To get at this, let’s compare this to a different data set. As part of my dissertation, I measured the width of over 850 adult male crabs from about the same number of species. Samples per species ranged from as low as a single individual to as many as 50. There were a couple of species from Crane’s data set which I did not have comparison data for (although I left her measurements on the figure below); six additional species for which I do have data, but which were not part of her data set are not shown (they generally fall in the middle of the overall distribution).
Again, a few things stand out. First, there were a small number of species for which I measured a larger (sometimes quite a bit so) individual than the largest recorded by Crane. The size of one species in particular (Uca pugnax) was clearly underestimated by Crane, as I recorded many individuals larger than what she reported and, in fact, her largest measure was only a little above the average of my sample (this is the stack of red points above the blue top line directly under the “a” in “Crane”).
For most of the species, however, her largest measures either correspond with or are larger than what I recorded. Overall, her ranges likely overestimate slightly the average size of most of the species, as there are frequently large numbers of individuals in my sample below her lowest measure. For most species, the average carapace breadth in my data set (not shown) tends to be below or close to the smallest breadth reported by Crane.
The literature certainly contains additional data on individual species which we could use to enhance these figures further, but the main message is clear. Fiddlers as a whole more-or-less uniformly occupy the size range between the smallest and largest species, and any boundary between small, medium, and large is functionally arbitrary. Based on the above figures, I’d likely just divide the size space into 10 mm intervals. Species that grow above 40 mm are “very large,” between 30–40 mm are “large,” 20–30 mm are “medium,” 10–20 mm are “small,” and below 10 mm are “very small.” Using Crane’s measures of largest size, we would find the following distribution:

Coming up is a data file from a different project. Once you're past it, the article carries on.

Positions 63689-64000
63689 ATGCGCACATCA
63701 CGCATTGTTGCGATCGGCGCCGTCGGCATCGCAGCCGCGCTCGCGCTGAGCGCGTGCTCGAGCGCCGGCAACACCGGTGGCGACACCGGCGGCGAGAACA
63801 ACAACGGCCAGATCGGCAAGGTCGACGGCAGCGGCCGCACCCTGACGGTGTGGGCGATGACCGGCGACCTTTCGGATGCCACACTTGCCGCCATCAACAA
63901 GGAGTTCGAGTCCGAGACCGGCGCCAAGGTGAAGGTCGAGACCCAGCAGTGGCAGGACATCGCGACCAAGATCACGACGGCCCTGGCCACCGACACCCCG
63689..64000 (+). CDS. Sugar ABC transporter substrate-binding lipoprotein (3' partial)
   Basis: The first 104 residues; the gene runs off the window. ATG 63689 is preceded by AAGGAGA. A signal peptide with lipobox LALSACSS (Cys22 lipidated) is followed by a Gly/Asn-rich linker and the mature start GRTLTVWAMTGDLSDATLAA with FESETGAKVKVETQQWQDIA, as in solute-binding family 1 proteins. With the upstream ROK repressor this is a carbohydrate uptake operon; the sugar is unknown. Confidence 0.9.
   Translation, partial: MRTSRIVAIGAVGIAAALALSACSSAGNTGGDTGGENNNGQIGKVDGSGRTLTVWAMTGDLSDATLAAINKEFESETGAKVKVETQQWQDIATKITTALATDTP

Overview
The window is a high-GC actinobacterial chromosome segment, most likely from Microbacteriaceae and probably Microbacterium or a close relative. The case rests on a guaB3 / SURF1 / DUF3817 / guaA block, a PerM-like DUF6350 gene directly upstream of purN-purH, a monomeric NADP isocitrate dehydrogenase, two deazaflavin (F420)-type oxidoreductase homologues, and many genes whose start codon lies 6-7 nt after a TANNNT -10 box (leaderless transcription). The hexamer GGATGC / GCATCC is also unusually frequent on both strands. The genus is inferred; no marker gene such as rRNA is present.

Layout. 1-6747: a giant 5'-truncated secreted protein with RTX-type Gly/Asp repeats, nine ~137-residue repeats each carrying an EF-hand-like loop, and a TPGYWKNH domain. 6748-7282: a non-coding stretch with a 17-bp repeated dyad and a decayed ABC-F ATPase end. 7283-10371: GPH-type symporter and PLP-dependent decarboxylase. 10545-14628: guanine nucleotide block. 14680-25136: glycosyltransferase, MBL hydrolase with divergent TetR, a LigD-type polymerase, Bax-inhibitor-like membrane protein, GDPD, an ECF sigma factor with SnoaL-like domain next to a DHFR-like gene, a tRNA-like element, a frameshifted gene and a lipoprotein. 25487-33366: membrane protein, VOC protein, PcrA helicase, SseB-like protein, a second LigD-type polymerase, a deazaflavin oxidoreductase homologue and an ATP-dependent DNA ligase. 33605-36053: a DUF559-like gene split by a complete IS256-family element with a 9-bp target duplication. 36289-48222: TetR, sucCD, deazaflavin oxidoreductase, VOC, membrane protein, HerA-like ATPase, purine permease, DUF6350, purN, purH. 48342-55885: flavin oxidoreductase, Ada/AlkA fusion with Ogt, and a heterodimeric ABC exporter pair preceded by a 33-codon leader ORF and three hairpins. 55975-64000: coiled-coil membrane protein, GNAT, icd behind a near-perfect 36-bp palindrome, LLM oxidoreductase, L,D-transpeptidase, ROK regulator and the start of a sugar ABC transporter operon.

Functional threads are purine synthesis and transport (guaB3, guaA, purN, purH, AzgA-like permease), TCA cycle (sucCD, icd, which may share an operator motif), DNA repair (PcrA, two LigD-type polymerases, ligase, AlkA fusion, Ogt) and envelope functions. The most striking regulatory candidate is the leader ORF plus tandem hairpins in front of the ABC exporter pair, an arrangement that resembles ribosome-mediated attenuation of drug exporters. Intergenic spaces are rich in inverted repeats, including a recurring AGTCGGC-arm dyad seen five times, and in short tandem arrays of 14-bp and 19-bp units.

The modal maximum size is 18–20 mm, right at the boundary of small and medium, with more than 2/3 of the genus within 10 mm of that size and classified in one of those two categories. That seems quite reasonable and puts slightly more than 10% of the genus in the large category and less than 10% in each of the very small and very large categories.
Obviously the divisions are arbitrary and a number of species will move up a category as we find larger individuals (e.g., three of the species would move up a size class just based on my own data from the previous figure) but this is a workable definition of fiddler crab size and we can always hedge species near the boundaries as small–medium or medium–large.
If this were the grade distribution for a large class, the students near the mode would all be complaining about +/- and begging me to change the curve. Thankfully, fiddler crabs don’t care.
So I guess I have my own answer now as to what I’ll mean if I say a species is small, medium, etc.
One final point: It’s useful to remember that even the measures for the species with better sample sizes likely do not entirely capture the species adult size range. Others have observed that there can be differences in size among populations within a species (likely driven by environmental factors, although genetic differences cannot be ruled out). It is also quite feasible that there may be seasonal differences in population size, particularly for temperate species which are dormant over the winter but may go through a number of growth molts over the summer.
To truly characterize the size of a species and the contributing factors would be quite a bit of work, let alone to compare across the genus as a whole.